Around the world, the used-car industry is notorious for being one of low trust and high incidences of fraud. That also makes it an industry ripe for innovation as it has not adopted effective enough technology to prevent fraud and contain costs.
Within China, a market is emerging for used cars. While customers historically have preferred to buy new cars given the lack of trust in the used-car market, the market for the latter is expanding in line with global trends. China’s used-car market grew by 11.5% year-on-year to 13.8 million units sold in 2018 as the number of new cars sold in the country declined by 3.5% to 27.8 million in a slowing economy.
The growing used-car market presents new opportunities for auto vendors. But there is still the problem of trust, which makes it an ideal use case for blockchain acting as an honest ledger of car maintenance history. Without this source of truthful information, navigating the used-car market can be difficult.
There are several ways blockchain can be deployed in the used-car industry, including:
• Accurate determination of vehicles’ resale value
• Determination of spare parts’ authenticity
• Accurate and cost-efficient insurance-claim management
• Optimizing insurance operations
• Compliance monitoring with business partners
• Payment and enforcement of contractual relations with partners, stakeholders and customers
• Inventory management and forecasting
• Sustainable manufacturing and cleaner production
Blockchain is a transparent and secure technology capable of preserving the integrity of data, which addresses the common issue of inaccurate or missing information plaguing the automotive industry and adding to its costs. An estimated 30% of total warranty costs can be eliminated through the integration of blockchain in the management of warranties, according to a study by McKinsey & Company. Costs can be reduced even further through using blockchain in operations.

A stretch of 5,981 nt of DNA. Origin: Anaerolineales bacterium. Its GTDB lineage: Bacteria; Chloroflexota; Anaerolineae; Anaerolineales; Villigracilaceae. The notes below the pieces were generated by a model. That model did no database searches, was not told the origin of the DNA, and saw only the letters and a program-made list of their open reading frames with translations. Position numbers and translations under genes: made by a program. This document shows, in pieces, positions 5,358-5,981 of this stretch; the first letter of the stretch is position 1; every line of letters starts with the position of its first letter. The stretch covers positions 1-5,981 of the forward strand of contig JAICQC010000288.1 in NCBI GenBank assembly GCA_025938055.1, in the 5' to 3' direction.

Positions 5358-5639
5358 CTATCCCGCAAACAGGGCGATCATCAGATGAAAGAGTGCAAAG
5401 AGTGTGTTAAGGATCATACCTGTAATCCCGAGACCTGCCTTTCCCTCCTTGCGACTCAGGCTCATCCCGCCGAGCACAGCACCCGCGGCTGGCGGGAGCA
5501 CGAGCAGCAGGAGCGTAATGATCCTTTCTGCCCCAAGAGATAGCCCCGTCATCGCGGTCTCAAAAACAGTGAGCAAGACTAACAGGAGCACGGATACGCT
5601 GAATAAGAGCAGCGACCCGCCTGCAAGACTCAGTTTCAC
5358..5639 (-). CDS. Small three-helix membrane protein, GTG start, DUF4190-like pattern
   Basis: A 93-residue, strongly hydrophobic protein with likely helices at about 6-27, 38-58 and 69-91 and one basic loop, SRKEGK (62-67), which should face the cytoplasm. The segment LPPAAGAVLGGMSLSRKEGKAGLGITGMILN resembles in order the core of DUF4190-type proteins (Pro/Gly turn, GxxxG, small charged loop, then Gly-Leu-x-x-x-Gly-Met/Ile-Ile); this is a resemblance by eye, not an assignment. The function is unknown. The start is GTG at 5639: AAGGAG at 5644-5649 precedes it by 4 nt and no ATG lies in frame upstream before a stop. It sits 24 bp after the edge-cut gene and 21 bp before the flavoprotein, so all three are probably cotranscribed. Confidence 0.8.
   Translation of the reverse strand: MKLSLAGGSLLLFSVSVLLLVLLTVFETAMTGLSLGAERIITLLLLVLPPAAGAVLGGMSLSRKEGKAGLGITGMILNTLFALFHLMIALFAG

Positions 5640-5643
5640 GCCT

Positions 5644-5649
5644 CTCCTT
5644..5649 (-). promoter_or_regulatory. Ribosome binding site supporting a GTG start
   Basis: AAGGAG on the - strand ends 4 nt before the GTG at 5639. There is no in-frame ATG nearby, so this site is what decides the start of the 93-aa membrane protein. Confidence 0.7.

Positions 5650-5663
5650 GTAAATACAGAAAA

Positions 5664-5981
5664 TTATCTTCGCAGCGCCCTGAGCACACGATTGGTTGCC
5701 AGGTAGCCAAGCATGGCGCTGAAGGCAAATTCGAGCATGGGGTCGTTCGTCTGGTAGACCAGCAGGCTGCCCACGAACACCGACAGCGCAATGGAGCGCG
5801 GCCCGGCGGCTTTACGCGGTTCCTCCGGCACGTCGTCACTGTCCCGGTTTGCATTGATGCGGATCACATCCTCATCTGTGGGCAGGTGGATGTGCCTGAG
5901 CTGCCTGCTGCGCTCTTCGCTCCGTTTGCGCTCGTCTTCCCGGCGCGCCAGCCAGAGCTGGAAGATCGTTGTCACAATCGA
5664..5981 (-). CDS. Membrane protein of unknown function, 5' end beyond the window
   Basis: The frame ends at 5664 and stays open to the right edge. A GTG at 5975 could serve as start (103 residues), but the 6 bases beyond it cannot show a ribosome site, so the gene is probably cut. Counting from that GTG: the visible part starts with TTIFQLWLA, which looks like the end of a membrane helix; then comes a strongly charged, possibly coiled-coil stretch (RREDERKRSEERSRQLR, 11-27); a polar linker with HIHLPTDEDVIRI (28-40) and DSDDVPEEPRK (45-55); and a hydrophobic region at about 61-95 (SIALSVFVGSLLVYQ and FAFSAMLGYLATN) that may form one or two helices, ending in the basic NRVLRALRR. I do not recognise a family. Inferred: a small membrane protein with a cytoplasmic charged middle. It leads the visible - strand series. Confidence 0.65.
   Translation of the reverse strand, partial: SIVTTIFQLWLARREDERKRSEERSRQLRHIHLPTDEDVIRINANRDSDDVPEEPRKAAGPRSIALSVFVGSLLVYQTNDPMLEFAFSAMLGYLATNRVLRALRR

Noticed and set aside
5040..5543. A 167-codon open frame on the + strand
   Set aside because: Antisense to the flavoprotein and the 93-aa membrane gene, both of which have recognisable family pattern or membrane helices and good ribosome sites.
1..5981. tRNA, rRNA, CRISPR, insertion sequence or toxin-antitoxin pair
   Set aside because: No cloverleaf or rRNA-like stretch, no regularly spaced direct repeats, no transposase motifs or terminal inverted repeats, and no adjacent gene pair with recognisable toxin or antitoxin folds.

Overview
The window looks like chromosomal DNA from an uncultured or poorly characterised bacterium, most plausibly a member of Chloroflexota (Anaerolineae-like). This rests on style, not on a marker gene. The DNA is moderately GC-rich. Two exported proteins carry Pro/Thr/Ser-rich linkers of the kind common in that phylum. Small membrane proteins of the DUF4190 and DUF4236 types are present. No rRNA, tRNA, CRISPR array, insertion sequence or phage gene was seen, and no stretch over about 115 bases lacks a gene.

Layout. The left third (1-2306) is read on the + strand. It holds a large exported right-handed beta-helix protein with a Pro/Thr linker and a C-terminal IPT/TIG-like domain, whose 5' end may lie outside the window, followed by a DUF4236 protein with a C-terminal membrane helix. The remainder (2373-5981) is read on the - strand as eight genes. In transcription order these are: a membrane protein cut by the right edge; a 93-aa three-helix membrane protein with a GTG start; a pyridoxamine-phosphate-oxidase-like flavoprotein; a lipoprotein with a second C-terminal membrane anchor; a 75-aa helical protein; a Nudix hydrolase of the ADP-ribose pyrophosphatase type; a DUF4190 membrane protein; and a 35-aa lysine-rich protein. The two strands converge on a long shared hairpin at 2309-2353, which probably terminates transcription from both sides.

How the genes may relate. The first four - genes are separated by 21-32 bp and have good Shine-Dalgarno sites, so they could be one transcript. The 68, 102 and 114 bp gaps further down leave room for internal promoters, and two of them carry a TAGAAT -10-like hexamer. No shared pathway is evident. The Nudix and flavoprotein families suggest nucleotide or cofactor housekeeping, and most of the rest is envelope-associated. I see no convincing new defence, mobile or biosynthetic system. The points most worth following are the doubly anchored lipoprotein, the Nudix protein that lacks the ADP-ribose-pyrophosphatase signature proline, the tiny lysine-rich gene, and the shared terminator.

In China, Beijing Mercedes-Benz Sales Service Co. (BMBS) working on a blockchain pilot platform to accurately track used-car value. The platform developed by PlatON can send a vehicle’s data real-time to determine its history and real value to increase buyer confidence. This would create an authoritative directory of pricing that can be used by the buyer and seller to guide discussions, similar to the Kelley Blue Book.
In an interview with Forkast.News, PlatON’s Chief Strategy Officer Ada Xiao explained the benefits of integrating blockchain: “We can trust the algorithm. We can have [a] perfect algorithm you can use — you can basically trust the machine that there will be correct input data.”
See related article: Inside China’s plans to protect user privacy in its smart cities
Aside from increasing customer trust, the information generated by the platform can also be used to prevent fraud in warranty and insurance claims.
If the BMBS blockchain adaptation pushes through, the company will be one of many in China that are engaging in enterprise-level blockchain projects. According to research by Blockdata, there are 263 active enterprise-level blockchain projects in China, which make up about 25% of all such projects worldwide.